Equity and Inclusion and the Parents Association
I wondered how issues of equity and inclusion affect parents and compound the disconnect between what parents expect in the way of involvement and expectations of the school? How does it affect their anxiety about the school and their child’s education, their ability to advocate for them, and their sense of community within the school? The National Association of Independent Schools has brought the conversation of equity and inclusion to the forefront but still focuses heavily on students, faculty, administration, and trustees. If parents do not feel comfortable at their child's school or do not fully embrace the changing zeitgeist of the school, how can students be expected to feel comfortable? Are parents passing down their emotional shields and helmets to their children?
The conversation needs to start with parents, in addition to students. The parents association or other self-governed parent body is often relied upon to create community within an independent school. Are issues of equity, diversity, inclusion and justice forefront in the minds of parent association leaders?
I decided to speak with Jen Cort, a consultant who specializes in issues of diversity, inclusion, equity, and justice in schools. She shared with me a heartbreaking story about a school where the parent association solicited for gifts and donations in the carpool line with regularity. A single parent, whose child received tuition assistance and worked two shift-work jobs, felt anxious and shamed when the parent association volunteer approached her car knowing that she could not contribute time or money or goods.
This parent’s shame was so acute that she started dropping her son off and picking him up at the back of the building to avoid contact with future volunteers. Even if her son belonged to an affinity group or participated in rich diversity and inclusion activities, the exercise has to ring hollow as he absorbs his mother's shame and feeling of otherness by entering the back of the building each day.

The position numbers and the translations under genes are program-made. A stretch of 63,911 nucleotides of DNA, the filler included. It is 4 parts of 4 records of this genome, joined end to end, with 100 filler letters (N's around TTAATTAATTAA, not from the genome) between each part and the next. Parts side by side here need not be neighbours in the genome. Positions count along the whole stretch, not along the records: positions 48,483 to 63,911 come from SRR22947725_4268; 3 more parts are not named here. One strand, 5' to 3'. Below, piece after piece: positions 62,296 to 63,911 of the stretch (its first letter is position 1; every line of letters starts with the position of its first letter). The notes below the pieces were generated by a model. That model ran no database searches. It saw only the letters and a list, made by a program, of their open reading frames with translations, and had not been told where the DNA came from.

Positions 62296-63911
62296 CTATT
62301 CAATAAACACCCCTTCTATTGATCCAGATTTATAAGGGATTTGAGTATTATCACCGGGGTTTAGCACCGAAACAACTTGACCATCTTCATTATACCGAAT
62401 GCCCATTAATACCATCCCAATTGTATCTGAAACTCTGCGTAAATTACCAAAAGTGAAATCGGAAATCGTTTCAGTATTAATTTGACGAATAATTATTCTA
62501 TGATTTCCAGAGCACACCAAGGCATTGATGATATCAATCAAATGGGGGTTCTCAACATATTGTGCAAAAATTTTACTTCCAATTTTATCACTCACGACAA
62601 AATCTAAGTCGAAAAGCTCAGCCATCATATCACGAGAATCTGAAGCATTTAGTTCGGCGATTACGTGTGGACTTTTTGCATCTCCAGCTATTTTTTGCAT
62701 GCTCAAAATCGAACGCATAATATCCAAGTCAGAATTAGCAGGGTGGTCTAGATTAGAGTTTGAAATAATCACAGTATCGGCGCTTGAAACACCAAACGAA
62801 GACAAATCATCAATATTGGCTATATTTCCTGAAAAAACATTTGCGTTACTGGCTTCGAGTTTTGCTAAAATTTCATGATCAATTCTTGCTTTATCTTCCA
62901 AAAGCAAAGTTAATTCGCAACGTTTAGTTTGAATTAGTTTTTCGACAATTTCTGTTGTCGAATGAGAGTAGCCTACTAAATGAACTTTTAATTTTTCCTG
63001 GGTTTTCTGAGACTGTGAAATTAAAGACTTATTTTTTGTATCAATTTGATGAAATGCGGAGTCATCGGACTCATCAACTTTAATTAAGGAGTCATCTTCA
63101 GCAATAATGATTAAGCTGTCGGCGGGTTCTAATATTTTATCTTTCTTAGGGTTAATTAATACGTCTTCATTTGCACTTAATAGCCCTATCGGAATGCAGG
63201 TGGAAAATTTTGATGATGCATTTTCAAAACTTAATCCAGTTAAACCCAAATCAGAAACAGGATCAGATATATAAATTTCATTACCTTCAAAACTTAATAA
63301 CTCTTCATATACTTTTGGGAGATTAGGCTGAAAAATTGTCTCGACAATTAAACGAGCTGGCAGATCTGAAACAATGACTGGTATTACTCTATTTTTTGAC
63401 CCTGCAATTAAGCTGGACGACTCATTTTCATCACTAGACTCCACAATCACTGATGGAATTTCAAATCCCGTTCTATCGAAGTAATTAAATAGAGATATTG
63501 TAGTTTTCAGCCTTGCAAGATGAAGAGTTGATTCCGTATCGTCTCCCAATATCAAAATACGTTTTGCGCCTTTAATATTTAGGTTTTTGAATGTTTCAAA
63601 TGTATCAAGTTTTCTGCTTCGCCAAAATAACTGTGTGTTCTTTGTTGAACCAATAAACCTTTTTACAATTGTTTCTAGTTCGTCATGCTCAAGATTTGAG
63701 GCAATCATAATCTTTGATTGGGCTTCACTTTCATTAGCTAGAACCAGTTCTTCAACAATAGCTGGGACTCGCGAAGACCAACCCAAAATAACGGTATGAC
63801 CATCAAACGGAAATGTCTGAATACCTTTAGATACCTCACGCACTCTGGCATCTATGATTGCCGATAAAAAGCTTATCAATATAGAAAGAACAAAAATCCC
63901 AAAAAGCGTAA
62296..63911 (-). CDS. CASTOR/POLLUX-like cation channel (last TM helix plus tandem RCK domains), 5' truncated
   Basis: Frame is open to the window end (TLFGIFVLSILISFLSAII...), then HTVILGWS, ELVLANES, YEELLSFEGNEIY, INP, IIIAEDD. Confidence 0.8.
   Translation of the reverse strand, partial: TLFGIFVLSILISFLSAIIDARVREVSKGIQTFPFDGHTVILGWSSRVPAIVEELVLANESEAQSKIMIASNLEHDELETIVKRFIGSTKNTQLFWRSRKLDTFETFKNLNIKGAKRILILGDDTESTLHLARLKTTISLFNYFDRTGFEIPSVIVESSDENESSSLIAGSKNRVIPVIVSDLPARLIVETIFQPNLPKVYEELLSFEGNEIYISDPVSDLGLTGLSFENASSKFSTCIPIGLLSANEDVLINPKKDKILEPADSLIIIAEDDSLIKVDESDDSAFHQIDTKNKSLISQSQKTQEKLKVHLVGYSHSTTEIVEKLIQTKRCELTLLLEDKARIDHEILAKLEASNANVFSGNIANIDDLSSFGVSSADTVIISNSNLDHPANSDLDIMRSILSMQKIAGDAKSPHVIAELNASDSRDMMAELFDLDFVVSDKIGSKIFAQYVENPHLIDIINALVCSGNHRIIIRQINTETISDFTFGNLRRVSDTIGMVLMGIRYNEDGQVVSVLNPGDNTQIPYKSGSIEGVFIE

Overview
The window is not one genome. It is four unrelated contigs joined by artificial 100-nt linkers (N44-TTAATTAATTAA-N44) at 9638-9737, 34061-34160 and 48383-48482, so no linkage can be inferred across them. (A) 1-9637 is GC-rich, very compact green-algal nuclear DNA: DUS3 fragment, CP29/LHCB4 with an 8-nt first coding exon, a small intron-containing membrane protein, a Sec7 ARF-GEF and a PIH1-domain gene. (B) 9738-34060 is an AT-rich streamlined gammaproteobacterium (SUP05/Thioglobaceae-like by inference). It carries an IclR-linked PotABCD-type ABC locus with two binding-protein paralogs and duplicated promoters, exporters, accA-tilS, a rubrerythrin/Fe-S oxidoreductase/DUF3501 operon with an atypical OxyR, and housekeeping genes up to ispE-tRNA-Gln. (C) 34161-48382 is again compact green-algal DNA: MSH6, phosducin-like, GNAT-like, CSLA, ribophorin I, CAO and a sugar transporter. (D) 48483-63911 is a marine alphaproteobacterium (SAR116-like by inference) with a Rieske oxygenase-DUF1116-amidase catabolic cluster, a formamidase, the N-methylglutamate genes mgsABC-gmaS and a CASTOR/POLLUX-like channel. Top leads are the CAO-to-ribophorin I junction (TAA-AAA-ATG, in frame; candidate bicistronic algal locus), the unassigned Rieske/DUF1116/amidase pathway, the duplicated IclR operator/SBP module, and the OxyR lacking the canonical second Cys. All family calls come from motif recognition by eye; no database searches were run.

With the benefit of Jen’s depth of insight, here is my list of suggestions for parent associations that aspire to make changes to their structure to align with current diversity, equity, and inclusion practice:
· Plan at least three get-togethers with parents. It is culturally inconsistent to drop off kids at school without expecting to become part of the community.
· Assign every new parent to a current ambassador parent. Coach the ambassadors in best practices of diversity, inclusion, equity, and justice.
· Hold parent association meetings in the evening, at the school, and not at a private home. Skip the alcohol.
· Offer childcare for parent association meetings with snacks or dinner for both parents and kids.
· Offer a live stream/webinar option for those that cannot attend in person.
· Recruit leaders for the parent association that represent the diversity in the school.
· Be clear in the goals of the parent association and make changes if the goals inadvertently exclude a portion of the parent population through the nature of its existence.
How does your school address issues of equity, inclusion, diversity, and justice for parents?